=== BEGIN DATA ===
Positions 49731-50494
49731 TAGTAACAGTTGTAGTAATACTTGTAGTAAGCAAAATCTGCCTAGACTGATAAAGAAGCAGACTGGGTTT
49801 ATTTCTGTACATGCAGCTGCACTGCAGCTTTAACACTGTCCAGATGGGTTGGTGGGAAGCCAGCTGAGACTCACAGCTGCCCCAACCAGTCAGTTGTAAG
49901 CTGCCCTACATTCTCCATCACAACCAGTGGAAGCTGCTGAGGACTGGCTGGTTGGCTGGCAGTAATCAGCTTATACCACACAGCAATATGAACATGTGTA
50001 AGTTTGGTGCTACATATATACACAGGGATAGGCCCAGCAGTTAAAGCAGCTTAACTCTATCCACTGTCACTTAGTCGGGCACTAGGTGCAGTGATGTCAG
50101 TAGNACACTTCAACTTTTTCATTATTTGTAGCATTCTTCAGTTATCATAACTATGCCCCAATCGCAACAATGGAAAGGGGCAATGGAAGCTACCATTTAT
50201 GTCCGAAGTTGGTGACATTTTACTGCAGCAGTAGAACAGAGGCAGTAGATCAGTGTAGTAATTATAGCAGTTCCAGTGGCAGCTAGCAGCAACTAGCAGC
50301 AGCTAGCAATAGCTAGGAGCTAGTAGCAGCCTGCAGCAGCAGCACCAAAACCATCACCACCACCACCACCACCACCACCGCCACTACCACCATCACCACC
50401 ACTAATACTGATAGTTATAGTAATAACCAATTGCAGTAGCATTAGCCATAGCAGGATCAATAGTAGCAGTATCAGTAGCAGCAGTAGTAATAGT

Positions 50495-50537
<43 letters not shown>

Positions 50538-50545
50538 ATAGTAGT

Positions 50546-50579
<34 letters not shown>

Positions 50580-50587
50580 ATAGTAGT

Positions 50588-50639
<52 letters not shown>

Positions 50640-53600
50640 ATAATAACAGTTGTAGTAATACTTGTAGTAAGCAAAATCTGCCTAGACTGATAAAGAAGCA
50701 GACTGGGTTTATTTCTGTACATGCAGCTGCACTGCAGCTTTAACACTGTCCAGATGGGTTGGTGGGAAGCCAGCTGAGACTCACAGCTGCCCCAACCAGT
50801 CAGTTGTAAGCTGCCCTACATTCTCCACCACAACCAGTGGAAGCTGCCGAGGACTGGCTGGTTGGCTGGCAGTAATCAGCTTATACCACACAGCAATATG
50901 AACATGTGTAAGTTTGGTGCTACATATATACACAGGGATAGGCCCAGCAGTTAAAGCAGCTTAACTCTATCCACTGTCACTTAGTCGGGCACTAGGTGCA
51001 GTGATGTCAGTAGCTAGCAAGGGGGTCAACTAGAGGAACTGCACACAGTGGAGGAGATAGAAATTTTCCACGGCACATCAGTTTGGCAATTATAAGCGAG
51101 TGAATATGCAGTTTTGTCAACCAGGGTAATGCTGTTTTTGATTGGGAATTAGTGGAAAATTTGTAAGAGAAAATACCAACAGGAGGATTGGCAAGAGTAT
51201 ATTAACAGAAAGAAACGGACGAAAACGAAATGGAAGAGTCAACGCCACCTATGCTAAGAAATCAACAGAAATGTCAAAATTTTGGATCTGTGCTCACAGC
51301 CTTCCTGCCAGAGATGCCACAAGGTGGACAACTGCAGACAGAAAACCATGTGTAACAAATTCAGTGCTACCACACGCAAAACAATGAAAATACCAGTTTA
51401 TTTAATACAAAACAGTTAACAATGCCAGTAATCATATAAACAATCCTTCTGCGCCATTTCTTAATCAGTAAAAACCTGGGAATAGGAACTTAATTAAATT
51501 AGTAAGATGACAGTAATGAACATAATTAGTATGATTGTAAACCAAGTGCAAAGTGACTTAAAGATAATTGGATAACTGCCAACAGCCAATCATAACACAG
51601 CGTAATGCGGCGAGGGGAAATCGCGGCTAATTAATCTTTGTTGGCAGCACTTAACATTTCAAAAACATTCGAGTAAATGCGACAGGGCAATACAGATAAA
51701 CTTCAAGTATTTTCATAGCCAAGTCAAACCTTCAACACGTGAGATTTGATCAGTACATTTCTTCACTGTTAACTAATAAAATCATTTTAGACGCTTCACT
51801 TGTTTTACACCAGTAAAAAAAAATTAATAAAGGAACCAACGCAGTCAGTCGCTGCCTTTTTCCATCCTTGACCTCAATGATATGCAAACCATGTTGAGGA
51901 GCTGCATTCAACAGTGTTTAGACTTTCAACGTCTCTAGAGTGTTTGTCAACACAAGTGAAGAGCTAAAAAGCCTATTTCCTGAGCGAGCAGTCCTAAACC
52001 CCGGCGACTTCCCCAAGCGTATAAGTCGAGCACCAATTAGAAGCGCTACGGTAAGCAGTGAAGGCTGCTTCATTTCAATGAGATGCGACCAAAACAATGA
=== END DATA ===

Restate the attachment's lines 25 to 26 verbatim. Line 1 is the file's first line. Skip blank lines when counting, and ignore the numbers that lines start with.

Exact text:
51001 GTGATGTCAGTAGCTAGCAAGGGGGTCAACTAGAGGAACTGCACACAGTGGAGGAGATAGAAATTTTCCACGGCACATCAGTTTGGCAATTATAAGCGAG
51101 TGAATATGCAGTTTTGTCAACCAGGGTAATGCTGTTTTTGATTGGGAATTAGTGGAAAATTTGTAAGAGAAAATACCAACAGGAGGATTGGCAAGAGTAT